The fourth and the last stock that we have in our list today is Jindal Steel and Power. This again has reported a very good set of numbers yesterday with around 42% jump in top line and around 16% jump in bottom line. Growth is witnessed in production of steel and power with around steel and pallets showing a growth of around 24% power grew by 42%. The kind of expansion plan this company has in power sector, the kind of asset this company has in Bolivia – we believe that this company is highly undervalued at the current levels. Trading at around nine times FY13 earnings we believe this company leaves enough scope for appreciation.

Lancelot D’Cunha, ITI Wealth Management

Buy Bajaj Finserv with a target of Rs 779. Bajaj Finserv has been extremely bullish over the last 2-3 months and it has outperformed the market. I have seen the stock move up on volumes and coupled with the increased volumes we have seen an increase in price. This is a very positive trend.

Buy Mcleod Russel . It is the world’s largest tea producer and this stock also has been moving up on volumes over the last few months. It’s come of a bit from its highs and is now moving upwards and we have seen a breakout here at this level so I expect it to move further up and hit its target price of Rs 284.

Buy Pantaloon with a target price of Rs 174. Pantaloon has been trading in a very narrow range and it has recently broken out of that range. Now based on the upward momentum that we are seeing I expect it to move upwards thereafter and we should see it hitting its target price of Rs 174.

Sell Ambuja Cements . It came out with disappointing numbers where the operating profits were lower because of higher employee cost despite increase in revenues and the stock had gone up tremendously on valuations and given the overhang of the CCI investigation on cartelization for cement industry the stock has been continuously falling and has broken its 200 day moving average on the downside. So I expect a momentum to take it further down and may be hit its target of Rs 141.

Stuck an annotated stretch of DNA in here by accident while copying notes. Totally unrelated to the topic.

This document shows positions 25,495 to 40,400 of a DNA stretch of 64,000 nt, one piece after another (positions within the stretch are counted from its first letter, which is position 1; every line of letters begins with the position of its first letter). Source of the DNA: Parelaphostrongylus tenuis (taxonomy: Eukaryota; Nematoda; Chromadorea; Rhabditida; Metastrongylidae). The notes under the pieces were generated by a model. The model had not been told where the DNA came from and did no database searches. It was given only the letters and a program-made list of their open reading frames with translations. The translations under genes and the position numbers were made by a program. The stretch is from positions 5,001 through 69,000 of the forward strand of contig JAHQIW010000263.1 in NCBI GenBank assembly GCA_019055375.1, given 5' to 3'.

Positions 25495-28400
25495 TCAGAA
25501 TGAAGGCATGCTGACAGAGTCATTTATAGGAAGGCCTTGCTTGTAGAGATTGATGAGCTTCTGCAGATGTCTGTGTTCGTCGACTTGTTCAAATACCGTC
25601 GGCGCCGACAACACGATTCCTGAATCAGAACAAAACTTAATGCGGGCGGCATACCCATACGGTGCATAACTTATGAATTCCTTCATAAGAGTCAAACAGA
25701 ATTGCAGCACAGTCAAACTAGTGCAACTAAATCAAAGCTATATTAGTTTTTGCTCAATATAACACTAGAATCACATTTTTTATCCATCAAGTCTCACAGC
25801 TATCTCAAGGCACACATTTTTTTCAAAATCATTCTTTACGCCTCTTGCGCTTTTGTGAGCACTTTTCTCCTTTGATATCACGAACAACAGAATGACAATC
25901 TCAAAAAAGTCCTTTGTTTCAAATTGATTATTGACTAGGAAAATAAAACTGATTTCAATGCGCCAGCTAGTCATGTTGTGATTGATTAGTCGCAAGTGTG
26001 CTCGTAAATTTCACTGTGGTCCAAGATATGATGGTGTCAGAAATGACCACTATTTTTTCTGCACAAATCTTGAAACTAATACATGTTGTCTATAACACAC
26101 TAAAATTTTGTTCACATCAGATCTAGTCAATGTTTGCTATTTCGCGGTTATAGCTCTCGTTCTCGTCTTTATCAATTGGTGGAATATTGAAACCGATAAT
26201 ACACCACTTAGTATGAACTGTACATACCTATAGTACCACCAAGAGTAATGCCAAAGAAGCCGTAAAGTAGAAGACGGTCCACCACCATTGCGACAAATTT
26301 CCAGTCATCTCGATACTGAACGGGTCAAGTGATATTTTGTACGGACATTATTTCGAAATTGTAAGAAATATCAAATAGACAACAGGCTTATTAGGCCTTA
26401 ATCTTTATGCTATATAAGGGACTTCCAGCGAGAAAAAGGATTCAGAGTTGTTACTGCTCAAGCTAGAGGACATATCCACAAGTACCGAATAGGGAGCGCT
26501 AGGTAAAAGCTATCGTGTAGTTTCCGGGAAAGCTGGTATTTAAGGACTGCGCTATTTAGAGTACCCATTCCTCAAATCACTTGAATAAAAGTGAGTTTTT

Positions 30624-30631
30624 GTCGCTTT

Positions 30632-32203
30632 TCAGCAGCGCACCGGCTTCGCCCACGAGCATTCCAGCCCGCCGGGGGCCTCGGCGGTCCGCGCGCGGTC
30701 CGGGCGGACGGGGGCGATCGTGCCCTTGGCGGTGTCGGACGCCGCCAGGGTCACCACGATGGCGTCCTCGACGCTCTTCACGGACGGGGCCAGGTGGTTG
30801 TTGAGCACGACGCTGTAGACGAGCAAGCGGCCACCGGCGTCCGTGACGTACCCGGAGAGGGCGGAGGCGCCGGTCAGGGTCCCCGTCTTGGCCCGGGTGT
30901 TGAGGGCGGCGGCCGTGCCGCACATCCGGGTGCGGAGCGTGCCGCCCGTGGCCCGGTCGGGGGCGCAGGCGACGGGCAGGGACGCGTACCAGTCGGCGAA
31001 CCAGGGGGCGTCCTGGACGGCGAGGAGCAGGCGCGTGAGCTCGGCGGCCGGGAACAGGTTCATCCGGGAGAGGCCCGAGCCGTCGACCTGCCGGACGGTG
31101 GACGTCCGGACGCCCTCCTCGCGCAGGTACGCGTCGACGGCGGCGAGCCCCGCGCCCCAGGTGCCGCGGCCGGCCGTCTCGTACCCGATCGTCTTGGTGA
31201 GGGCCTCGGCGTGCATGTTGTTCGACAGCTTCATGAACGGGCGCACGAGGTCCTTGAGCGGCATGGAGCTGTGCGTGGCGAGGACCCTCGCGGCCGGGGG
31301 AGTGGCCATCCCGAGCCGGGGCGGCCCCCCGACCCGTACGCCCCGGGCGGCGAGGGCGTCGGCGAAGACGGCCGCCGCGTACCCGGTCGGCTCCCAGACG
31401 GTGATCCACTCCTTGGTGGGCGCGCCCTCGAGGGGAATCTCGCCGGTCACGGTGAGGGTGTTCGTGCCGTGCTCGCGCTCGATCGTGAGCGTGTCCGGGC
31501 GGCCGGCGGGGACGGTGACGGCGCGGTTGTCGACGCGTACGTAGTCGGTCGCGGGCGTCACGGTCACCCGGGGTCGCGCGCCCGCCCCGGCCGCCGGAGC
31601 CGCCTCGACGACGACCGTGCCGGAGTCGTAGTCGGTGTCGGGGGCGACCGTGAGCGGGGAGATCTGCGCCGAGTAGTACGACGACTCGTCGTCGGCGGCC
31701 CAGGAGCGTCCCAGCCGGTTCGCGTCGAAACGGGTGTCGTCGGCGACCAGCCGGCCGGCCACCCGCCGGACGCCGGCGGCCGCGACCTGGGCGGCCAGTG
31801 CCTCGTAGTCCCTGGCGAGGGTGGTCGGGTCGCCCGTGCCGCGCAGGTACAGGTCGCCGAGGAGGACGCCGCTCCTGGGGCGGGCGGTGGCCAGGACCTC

Ashish Kapur, Investshoppe

My first call for the day is a long position on Tata Coffee with a target of Rs 900 and a stop loss at Rs 838. The company has been reporting good numbers and the growth is likely to sustain going forward as coffee prices stabilize world over. More over their brand Eight O’ Clock has been gradually generating better numbers, getting better acceptability in various markets. We are quite comfortable. It’s a stock which is defensive in nature, is not getting adversely affected by any of the economic vows.

My second pick for the day is a long position on Asian Paints with a target of Rs 3,700 and a stop loss at Rs 3,440. Our reason for being positive on Asian Paints is that this is one company which has delivered strong numbers continuously over the last many quarters. Going forward, we have reason to believe that this momentum will continue. Asian Paints is getting more and more accepted in the decorative paint segment. Moreover the international business is also delivering good growth. The recent acquisition of Berger Paints in Singapore gives then a good footprint in Asia, Middle East and in the Caribbean markets.